Shortlist announced for Dinesh Allirajah Prize for Short Fiction 2021

Comma Press and the University of Central Lancashire are delighted to announce the shortlist for the fourth annual Dinesh Allirajah Prize for Short Fiction 2021.


The shortlist includes a broad selection of writers at various stages in their careers, from a final year creative writing student to prize-winning short story writers and acclaimed play and screenwriters. 


The shortlisted writers are:

-       Solomon Jessie (a writer and visual artist who has worked with the director Joanna Hogg on two of her feature films) 

-       Jeremy Hinchliff (who has had short stories published in Spelk, Reflex Fiction, AdHoc Fiction, and anthologies An Earthless Melting Pot, and Edge of Passion)

-       Kate Carne (who won first prize for the 2021 Hammond House short story award)

-       Isabella Rona (an English and Creative Writing student at University of Birmingham) 

-       Marian McCraith (a novelist and playwright whose work has appeared on BBC Radio 4)

-       Isha Karki (who has won the Galley Beggar Short Story Prize and Mslexia Short Story Competition) 

-       Kieron Connolly (a screenwriting graduate who has worked as an editor, journalist and author)  

-       Annie Power (a playwright whose work has been staged at venues such as The Soho Theatre, The Old Red Lion and Leicester Square Theatre and an award-winning screenwriter)


The theme of this year’s Dinesh Prize was ‘Home’, as inspired by the running theme of place throughout Dinesh’s back catalogue of work. The theme was well-timed to inspire submissions, as the competition opened just as the country went into its first lockdown and everyone found themselves spending a lot more time at home. 


Comma Press and UCLan set up the prize as an opportunity to showcase exciting new literary talent from across the UK, imposing no restrictions on entry such as a fee or a first-publication. They hope to further the careers of all the shortlisted authors, regardless of their experience in writing; the winner of the Dinesh Allirajah Prize for Short Fiction 2018, Lucas Stewart, is a contributing author to Comma Press’s latest History-into-Fiction anthology, Resist: Stories of Uprising, as well as another shortlistee from the same year, Kim Squirrell. 


The shortlist of eight stories was narrowed down from a record number of almost 600 entries by a talented group of UCLan students, and have now been passed on to the esteemed judging panel which includes Courttia Newland (author of A River Called Time), Abi Fellows (agent at The Good Literary Agency), Philip Braithwate (lecturer at UCLan) and Alfred Searls (Northern Soul).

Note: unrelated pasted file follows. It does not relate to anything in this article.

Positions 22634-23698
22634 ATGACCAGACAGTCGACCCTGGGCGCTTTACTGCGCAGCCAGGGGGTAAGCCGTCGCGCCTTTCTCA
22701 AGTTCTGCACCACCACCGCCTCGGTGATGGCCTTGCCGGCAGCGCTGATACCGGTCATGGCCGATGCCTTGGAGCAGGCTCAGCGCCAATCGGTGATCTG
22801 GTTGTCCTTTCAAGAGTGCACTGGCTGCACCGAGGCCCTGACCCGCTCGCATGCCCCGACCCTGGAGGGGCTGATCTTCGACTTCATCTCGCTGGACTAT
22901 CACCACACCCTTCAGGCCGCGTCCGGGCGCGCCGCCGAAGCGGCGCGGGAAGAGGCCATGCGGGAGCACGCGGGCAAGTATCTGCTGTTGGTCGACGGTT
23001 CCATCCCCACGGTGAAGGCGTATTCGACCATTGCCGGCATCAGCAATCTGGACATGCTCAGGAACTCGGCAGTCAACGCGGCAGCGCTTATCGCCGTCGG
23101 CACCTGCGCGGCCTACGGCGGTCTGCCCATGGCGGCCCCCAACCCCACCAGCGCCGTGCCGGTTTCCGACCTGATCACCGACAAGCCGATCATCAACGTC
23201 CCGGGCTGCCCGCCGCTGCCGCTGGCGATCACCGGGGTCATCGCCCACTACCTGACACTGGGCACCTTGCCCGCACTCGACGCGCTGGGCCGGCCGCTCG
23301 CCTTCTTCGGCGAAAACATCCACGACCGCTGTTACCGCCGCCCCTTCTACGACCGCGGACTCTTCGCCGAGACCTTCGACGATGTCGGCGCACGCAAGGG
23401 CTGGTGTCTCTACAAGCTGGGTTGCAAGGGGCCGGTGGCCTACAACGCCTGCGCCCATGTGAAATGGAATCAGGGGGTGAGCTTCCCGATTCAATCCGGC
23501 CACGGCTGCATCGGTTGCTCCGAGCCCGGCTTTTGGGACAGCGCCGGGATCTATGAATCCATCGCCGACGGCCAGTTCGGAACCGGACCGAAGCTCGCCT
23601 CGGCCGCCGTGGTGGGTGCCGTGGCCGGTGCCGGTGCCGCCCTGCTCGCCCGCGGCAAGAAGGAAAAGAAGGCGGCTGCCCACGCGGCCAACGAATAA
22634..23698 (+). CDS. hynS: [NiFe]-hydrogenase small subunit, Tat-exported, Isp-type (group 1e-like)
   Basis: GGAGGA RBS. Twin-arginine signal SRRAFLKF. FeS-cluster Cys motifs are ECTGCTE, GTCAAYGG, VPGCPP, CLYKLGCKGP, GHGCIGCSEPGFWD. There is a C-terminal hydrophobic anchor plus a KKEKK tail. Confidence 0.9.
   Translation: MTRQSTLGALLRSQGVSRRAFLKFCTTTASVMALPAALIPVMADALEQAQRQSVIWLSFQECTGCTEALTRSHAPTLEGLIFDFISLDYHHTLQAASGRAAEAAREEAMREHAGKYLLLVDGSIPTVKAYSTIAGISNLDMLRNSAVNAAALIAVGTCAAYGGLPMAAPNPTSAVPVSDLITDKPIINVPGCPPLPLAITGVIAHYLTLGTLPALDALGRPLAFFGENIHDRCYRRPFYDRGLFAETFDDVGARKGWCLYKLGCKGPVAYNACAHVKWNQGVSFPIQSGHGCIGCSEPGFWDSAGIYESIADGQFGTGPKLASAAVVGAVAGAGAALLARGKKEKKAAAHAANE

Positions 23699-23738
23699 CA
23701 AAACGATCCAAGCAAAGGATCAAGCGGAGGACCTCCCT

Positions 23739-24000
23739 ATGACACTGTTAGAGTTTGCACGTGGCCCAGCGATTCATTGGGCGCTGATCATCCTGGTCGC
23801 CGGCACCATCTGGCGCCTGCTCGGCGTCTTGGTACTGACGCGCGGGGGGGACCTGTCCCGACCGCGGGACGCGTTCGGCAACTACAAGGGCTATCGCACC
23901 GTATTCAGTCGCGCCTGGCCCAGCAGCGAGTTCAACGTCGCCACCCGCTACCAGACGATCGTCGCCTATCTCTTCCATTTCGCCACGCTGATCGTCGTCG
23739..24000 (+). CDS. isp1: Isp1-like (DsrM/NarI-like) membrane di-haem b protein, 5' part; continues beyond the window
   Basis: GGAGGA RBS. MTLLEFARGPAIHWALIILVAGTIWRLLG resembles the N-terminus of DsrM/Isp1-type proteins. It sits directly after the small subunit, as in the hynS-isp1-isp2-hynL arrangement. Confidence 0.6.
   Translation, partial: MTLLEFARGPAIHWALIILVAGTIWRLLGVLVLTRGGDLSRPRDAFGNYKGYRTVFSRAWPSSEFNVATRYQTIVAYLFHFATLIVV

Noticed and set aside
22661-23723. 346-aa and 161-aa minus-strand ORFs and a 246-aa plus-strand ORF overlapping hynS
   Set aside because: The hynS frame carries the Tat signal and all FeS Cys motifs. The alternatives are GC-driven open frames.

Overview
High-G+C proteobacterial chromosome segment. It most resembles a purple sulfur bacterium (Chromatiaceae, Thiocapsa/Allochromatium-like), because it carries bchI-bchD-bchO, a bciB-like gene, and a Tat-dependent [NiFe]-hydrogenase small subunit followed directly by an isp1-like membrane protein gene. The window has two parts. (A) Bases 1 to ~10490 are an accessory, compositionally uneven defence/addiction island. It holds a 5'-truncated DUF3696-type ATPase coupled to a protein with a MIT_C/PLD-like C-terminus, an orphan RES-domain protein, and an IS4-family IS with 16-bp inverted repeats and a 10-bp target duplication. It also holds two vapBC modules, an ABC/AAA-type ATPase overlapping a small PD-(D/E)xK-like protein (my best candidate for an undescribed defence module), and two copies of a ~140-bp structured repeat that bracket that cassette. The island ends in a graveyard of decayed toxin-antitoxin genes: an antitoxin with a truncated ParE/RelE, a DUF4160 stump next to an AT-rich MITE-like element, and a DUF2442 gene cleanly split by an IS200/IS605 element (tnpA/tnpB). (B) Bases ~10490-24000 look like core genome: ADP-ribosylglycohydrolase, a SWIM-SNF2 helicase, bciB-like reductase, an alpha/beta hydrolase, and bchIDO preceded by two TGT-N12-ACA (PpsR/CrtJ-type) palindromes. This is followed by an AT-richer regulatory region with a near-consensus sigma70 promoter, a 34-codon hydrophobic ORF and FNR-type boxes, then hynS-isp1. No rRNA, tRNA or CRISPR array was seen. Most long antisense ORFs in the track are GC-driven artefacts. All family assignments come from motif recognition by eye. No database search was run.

This team will choose their winner and two runners up from the shortlist of eight. The stories will remain anonymous to the judges until the winner announcement and prize giving ceremony which will take place as an online event organised by Comma Press and Northern Short Story Festival to be held in June 2021. Tickets to this event will be free and will feature author readings from the shortlist. After the ceremony, the eight shortlisted stories will all be published online as an eBook by Comma Press, and the winner will receive £500 from UCLan, as well as having their winning story published in Northern Soul, media partner for the Dinesh Prize. 


Shortlistee Kate Carne says: “I'm surprised and delighted to be shortlisted for this award. I am a huge fan of Comma Press, it is one of very few publishers that focuses on short stories. It feels great to be on board.”


Shortlistee Jeremy Hinchliff says: “Getting on the short list for the Dinesh Allirajah prize is a real boost in a difficult year. I read the café-themed anthology a couple of years ago and really enjoyed it. The standard was high. The stories just fit nicely together. So I’m chuffed my story has got this far. Mid-length shorts are very difficult to find a home for these days and every time you get any kind of success it’s a cause for celebration.”


Judge Alfred Searls says: The Dinesh Allirajah prize is fast becoming one of the UK’s most interesting and sought-after short fiction prizes. It’s both a pleasure and a privilege for me to be asked to be a judge in this year’s competition, and I’m very excited to receive the shortlisted entries.”


Judge Abi Fellows says: Having always enjoyed and admired the short story form I was really excited and honoured to be invited to judge this year’s competition. I’m looking forward to reading the entries.


The Dinesh Allirajah Prize for Short Fiction will run again in 2022, with more details to be announced in due course.